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SteamyTea

Portreath harbour wall 'destroyed'

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Well not exactly, a small section that separates the carpark from the inner harbour beach tumbled down during the night. It is possibly 200 years old, so they don't build them like they used to.

I did not find it that impressive when I got there.

But the second picture I took I found more interesting, and the third just shows how important a surf shack is.

 

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That window looks like it was just secured with foam!  There's no evidence of proper fixings that I can see.

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2 minutes ago, JSHarris said:

There's no evidence of proper fixings that I can see.

Nope - not a one, but the glass didn't break, at least that's a blessing they can just pop it back, foam around it and all will be fineO.o.

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Posted (edited)

I was going to get the local radio girl back (I declined an 'interview' as she was way to distracting) and tell her that the windows was the real story.

Looks like a FENSA claim to me ;)

Sun is now, so that wetsuit should be dry.

 

Now as that looks like a bedroom, the old joke about "did the earth move for you too"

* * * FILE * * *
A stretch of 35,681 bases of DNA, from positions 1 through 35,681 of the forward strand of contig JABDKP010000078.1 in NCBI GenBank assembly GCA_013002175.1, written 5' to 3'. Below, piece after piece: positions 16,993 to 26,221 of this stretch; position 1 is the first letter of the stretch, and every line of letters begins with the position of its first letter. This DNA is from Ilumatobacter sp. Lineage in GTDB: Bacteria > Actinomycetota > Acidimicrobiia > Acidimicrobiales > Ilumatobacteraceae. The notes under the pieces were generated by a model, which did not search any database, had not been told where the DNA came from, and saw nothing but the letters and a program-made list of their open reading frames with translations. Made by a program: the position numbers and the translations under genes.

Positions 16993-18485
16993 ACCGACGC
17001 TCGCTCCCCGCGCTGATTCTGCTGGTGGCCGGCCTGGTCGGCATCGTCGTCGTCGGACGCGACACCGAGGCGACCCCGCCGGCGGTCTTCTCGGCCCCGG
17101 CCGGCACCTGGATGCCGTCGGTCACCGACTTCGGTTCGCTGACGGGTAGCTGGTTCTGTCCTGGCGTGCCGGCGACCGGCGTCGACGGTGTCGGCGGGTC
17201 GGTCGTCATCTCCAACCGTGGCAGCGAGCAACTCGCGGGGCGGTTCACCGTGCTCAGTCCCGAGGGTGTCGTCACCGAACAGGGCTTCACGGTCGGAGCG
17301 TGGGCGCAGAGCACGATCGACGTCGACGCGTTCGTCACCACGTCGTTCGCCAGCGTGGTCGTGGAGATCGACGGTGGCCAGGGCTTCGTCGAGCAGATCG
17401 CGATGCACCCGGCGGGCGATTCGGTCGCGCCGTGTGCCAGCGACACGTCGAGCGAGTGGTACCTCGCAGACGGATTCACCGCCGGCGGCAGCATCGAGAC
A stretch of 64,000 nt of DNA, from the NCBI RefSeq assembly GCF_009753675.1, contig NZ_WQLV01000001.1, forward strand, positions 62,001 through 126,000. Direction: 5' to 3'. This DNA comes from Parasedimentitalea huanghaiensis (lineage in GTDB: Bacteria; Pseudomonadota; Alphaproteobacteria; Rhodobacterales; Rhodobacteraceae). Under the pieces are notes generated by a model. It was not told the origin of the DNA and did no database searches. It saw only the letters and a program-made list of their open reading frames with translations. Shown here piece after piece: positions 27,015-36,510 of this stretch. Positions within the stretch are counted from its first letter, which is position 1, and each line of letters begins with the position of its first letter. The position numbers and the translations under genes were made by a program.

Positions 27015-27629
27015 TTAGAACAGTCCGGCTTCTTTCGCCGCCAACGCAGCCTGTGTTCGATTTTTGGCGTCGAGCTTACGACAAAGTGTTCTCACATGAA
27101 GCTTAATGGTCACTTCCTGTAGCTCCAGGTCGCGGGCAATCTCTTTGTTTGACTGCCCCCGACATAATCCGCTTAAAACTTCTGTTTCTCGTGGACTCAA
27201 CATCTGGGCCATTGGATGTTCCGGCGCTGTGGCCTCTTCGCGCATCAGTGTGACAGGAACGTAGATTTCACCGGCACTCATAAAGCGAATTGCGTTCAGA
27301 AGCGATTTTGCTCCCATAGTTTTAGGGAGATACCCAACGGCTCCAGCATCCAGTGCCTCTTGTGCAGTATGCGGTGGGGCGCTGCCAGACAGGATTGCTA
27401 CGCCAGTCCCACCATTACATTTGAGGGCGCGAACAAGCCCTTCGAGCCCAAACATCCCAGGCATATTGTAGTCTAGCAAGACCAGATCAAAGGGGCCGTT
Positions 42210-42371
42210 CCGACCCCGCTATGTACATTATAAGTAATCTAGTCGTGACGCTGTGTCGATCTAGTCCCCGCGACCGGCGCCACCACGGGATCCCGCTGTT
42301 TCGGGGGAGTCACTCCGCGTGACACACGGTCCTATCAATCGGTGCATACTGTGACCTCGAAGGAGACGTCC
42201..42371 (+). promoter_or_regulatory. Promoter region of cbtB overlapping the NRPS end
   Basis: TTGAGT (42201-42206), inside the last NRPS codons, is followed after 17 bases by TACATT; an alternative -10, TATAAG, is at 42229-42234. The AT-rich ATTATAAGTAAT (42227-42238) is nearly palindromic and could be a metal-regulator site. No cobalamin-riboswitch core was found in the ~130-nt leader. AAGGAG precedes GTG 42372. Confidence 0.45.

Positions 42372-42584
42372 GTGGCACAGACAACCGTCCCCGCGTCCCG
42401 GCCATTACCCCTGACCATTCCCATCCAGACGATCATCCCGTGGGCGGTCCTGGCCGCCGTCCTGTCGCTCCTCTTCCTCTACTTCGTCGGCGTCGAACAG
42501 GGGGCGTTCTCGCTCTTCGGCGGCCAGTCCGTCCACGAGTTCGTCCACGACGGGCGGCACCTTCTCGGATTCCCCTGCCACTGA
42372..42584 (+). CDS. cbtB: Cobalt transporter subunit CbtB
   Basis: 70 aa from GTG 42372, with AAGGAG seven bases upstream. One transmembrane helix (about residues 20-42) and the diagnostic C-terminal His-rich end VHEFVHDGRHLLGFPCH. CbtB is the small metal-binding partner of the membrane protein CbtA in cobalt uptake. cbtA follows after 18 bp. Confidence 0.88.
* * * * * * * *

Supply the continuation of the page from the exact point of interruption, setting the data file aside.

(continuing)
"No, but the frigging window has fallen in".

Edited by SteamyTea

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Was it wind or waves that pushed the wall over and the window in?

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The inner harbour area is reasonably sheltered, so my guess is that a bit of that hut hit the window, perhaps down near the bottom, and knocked it out.

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I don't know for certain, but wind was from the west, so was across the carpark.

As the small cafe seems totally undamaged (this is lower than the carpark and closer to the beach), I suspect that wind driven waves built up the water height along the main harbour wall.  When high tide and low air pressure caused a extra sea level increase, there was enough energy to push waves up the slipway.  This extra water mass was enough to damage the old wall where a newer set of concrete steps had be cut in.

In Cornish terms it was not a huge storm (unlike Feb 2014, actually a set of storms), but probably the wind angle was just right for this to do the damage.

 

Just had a look at the tide chart and at Perranporth (10 miles up the coast) the tide was at 7.4m, so quite a high one anyway.  Add a bit of storm surge and wave/water containment and it could easily topple an old wall.

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Posted (edited)

The upside is that the beach looks a lot better with a fresh covering of gravel.  Usually it is covered in shit, from both dogs and the failing sewage system when it rains.

Portreath really is a smelly place and even though it is close to me, I hardly ever go there.

Time for a coffee in a proper port I think.

Edited by SteamyTea

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